In its annual study of e-commerce, online solution provider SEMrush noted that direct traffic to sites remains the largest portion of e-commerce while as mobile continues to gain share, desktop traffic “prevails for all the industries analyzed in the study.”
In a 59-page report, researchers at the firm also found e-commerce firms need to be better at facilitating consumer reviews as reviews remain the most popular search engine results pages, or SERP. SEMrush’s analysis was derived from 8,000 of the most trafficked global e-commerce sites. The study examined traffic patterns, marketing, ad size, promotions and the emotional triggers of e-commerce marketing efforts.
Regarding how consumers search and get to a site or product page, SEMrush found that 42.2 percent of traffic to e-commerce sites is generated by direct traffic while 40.1 percent is via search and 8.6 percent is referral. About 6.2 percent is generated by paid traffic while nearly 3 percent is driven by social media.
By industry, fashion apparel and flowers have the highest direct traffic share of 48.6 and 48.1 percent, respectively, while music, home and garden and furniture all have direct traffic shares of 38 percent or less.
To add some context, authors of the report said the “relative dominance of direct traffic can be attributed to good brand awareness and brand loyalty. In and of itself, brand familiarity and repeat business is not a scalable strategy for long-term growth.”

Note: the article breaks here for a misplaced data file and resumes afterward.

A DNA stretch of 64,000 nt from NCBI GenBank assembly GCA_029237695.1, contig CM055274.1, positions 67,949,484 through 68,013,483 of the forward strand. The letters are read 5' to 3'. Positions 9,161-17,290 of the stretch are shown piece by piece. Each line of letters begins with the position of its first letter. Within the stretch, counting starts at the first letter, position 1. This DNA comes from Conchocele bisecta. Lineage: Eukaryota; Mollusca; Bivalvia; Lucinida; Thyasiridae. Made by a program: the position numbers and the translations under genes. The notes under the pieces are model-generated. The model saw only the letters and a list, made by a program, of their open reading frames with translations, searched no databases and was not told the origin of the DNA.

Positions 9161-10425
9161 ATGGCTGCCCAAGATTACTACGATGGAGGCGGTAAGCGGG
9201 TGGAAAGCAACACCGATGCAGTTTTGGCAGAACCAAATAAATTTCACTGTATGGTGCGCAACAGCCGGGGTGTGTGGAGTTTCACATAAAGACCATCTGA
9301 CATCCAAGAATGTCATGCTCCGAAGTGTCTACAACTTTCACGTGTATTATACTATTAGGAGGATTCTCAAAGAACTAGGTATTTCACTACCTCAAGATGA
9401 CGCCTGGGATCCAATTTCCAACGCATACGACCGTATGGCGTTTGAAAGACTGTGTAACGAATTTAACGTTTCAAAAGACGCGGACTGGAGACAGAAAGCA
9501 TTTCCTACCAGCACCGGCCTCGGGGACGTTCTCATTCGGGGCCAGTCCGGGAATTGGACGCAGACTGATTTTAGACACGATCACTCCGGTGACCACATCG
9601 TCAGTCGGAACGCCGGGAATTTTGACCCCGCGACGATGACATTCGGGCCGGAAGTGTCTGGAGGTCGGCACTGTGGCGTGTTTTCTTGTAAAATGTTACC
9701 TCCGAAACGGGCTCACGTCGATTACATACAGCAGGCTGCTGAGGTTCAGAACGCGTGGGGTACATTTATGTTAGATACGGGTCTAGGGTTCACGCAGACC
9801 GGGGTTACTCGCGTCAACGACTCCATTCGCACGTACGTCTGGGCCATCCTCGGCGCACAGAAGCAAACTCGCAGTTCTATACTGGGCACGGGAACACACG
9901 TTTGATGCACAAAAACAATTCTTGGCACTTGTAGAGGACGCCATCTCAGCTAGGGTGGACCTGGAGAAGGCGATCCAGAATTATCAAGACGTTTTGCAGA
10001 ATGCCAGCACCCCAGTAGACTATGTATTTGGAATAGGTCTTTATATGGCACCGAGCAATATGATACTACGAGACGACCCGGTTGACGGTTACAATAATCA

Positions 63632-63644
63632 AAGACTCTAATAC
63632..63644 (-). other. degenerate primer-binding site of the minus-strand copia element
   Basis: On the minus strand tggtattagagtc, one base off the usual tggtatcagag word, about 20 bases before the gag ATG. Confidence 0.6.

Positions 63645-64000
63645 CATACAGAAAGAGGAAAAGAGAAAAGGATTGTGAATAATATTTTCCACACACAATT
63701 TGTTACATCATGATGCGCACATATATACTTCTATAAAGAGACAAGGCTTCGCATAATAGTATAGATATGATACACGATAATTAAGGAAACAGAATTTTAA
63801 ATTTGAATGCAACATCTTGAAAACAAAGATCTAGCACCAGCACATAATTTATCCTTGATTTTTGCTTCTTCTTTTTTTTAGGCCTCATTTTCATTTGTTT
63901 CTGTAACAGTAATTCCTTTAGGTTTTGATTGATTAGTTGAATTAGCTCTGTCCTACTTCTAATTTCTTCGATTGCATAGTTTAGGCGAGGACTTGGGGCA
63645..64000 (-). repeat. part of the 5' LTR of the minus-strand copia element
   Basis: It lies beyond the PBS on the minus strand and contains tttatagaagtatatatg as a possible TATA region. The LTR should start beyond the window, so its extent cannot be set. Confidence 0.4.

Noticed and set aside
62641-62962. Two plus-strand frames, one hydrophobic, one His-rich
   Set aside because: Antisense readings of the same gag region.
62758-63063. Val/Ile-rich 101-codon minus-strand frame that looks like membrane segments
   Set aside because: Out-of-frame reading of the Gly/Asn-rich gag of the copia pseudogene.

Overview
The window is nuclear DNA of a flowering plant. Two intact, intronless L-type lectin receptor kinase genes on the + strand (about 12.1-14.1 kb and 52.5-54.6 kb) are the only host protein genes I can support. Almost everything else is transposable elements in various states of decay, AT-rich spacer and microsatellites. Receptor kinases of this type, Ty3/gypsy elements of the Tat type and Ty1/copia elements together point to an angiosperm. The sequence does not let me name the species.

“With search playing such a significant role in driving e-commerce traffic, it is well worth your while to invest in both pay-per-click and organic search engine optimization informed by a smart keyword strategy and competitive intelligence,” researchers at the firm added.
The researchers also stressed the importance of backlinks, which can help retailers “conduct a deep link analysis of all referring domains’ authority, gain competitive link intelligence on your rivals’ backlinks, spot new referral traffic sources, and improve your link building strategy with the insights gained.”
When the researchers looked at desktop versus mobile across all of the 13 industries they found that desktop leads mobile in organic search traffic by 14 percentage points to represent 57 percent of total traffic. “There are two reasons for our seemingly counterintuitive findings,” the researchers said. “First, mobile apps were not included in our research, so the organic search traffic from mobile app browsing is excluded. Secondly, because the sites researched are strictly e-commerce, consumers’ tendency to gather detailed information about a product or service on their desktop computer — as well as convert — after doing preliminary research on their mobile device translates into more desktop organic traffic overall.”
Other key findings of the report include that most e-commerce companies use the “HTML” format. And that “728 by 90” is the most popular ad size.
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